Best concerts in L.A. this week: Moses Sumney, Yola, Destroyer
If you’re in need of some inspiration, the week ahead beckons you off the beaten musical path with a slate of musician’s-musician gigs showcasing the rare and rising.
Dutch pianist and composer Joep Beving is a one-man force of the streaming world, going from uploading self-produced recordings in his kitchen to clocking over 140 million streams of his debut album “Solipsism.” This week, he brings his self-described “accessible music for complex emotions” to the intimate confines of the Lodge Room, where he’ll showcase cuts from last year’s excellent “Henosis” alongside selections from his previous three albums.
Lodge Room Highland Park, 105 N. Ave. 56. Tickets cost $35.
Electronic indie-pop outfit Metronomy has been getting crowds moving for more than 20 years thanks to sharp melodies and clever arrangements. Last year, the Joseph Mount-founded group released its acclaimed sixth album, “Metronomy Forever,” but it’s on the live stage where the band really shines.
Fonda Theatre, 6126 Hollywood Blvd. Tickets cost $40.
Feb. 22 and 25
Roots-rock powerhouse Yola returns to L.A. for a victory lap following four Grammy nominations and critical acclaim surrounding last year’s Dan Auerbach-produced debut “Walk Through Fire.” Her room-commanding vocals and guitar chops were enough to persuade Vince Gill as well as Johnny Cash bassist Dave Roe to collaborate on the record, but don’t take their word for it — catch this special small room show at the Troubadour, and you’re sure to depart a believer.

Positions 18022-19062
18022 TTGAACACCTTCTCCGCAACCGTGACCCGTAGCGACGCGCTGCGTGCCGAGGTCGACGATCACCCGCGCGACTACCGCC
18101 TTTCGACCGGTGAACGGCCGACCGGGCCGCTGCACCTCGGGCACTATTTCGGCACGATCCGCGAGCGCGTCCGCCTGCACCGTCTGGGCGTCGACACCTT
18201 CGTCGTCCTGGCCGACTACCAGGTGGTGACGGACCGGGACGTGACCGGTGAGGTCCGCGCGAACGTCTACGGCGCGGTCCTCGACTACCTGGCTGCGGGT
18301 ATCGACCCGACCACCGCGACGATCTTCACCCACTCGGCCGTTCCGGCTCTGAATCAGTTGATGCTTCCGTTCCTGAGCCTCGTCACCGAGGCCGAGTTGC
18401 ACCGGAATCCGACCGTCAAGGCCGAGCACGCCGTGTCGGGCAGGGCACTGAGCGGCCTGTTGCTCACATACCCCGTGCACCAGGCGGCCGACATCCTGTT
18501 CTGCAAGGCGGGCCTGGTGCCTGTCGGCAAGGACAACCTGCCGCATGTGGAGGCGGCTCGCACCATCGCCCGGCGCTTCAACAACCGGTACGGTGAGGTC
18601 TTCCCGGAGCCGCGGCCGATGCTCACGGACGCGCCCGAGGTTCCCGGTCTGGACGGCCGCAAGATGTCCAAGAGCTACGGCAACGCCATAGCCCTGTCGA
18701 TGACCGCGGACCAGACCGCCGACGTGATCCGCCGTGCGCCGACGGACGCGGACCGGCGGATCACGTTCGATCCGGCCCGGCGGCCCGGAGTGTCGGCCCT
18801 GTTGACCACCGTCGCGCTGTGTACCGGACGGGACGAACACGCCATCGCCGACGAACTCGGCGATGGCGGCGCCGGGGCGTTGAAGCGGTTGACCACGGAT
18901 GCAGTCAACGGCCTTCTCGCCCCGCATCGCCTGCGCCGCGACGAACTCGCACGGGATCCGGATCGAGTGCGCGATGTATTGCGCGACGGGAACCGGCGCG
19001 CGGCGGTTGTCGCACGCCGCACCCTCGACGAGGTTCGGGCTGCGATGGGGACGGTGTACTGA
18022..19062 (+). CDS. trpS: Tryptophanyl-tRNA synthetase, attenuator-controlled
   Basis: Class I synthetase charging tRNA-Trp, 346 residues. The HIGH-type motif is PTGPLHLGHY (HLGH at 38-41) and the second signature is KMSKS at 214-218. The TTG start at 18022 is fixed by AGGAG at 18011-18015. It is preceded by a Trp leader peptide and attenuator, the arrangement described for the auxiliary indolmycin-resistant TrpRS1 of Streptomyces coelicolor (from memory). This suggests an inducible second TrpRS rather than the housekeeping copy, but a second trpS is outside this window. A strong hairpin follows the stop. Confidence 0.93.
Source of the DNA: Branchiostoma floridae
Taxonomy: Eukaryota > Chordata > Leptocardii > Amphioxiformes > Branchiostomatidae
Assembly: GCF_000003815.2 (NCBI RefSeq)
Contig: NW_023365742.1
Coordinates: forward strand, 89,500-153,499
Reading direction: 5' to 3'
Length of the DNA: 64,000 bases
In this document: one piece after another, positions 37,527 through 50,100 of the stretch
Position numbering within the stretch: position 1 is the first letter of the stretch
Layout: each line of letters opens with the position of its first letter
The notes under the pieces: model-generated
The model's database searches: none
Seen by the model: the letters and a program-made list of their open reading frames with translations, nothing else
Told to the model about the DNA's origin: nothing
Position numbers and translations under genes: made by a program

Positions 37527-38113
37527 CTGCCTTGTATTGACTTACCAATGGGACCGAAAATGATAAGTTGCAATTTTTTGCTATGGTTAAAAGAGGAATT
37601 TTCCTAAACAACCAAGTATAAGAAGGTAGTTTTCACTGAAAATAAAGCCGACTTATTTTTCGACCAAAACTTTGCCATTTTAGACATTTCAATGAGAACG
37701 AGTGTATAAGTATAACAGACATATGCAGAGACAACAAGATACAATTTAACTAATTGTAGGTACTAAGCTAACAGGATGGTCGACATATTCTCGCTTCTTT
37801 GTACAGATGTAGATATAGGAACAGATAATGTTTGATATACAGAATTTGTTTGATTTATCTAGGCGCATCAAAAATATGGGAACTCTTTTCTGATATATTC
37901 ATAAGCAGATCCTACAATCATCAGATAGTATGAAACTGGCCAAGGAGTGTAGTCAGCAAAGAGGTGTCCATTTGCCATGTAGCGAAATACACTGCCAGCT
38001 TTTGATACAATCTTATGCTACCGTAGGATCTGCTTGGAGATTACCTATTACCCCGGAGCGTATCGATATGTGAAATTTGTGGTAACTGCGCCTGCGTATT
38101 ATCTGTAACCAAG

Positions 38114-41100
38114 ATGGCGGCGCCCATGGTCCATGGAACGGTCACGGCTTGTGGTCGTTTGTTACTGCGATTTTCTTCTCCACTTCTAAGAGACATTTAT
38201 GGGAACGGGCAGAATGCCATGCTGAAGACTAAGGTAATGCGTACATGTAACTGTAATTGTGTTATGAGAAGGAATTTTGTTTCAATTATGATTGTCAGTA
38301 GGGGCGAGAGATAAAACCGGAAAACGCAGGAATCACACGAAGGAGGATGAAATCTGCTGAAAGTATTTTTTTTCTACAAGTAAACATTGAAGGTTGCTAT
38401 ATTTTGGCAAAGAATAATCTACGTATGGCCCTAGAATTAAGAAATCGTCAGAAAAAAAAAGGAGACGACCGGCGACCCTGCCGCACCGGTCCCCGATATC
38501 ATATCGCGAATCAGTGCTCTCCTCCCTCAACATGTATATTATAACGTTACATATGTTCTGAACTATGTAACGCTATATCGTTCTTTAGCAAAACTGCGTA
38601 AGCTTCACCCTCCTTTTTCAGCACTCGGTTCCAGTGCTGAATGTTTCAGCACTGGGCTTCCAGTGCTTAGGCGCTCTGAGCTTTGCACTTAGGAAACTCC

Troubadour, 9081 Santa Monica Blvd. Tickets are sold out but can be found on the secondary market.
The prolific Dan Bejar is back, releasing his 12th studio album as Destroyer a few weeks ago. On “Have We Met,” Bejar returns to the stream-of-consciousness songwriting and lush synth layering of 2011’s “Kaputt,” this time breaking from his band-focused recording process in favor of a laptop-assembled approach.
The Regent Theatre, 448 S. Main St. Tickets are sold out but can be found on the secondary market.
Lonnie Liston Smith
Jazz, funk and soul icon Lonnie Liston Smith has been forging new sonic territories since his early days collaborating with Pharoah Sanders and Miles Davis. This weekend he brings his talents to the Lodge Room stage as part of Jazz Is Dead’s Black History Month series. Dubbed “Cosmic Funk-Expansions,” the double set will see the legend joined by greats Cut Chemist and the Katalyst for an evening sure to live up to its name.
Lodge Room Highland Park, 105 N. Avenue 56. Tickets cost $30.
L.A.’s Moses Sumney has taken the music world by storm in recent years, collaborating with the likes of Beck and James Blake and landing song placements on “Orange Is the New Black” and “Insecure.” But he’s just getting started — in conjunction with his forthcoming double album, “græ,” the vocalist-guitarist is hosting a free monthlong residency and installation that seeks to examine “the spectrum of greyness in regard to color, displacement, interstitial space and marginal identity.” Don’t miss this chance to see Sumney return to his roots at the Bootleg, where he got his start as a performer six years ago.
Bootleg Theater, 2220 Beverly Blvd. Tickets are free; RSVP at bootlegtheater.org.
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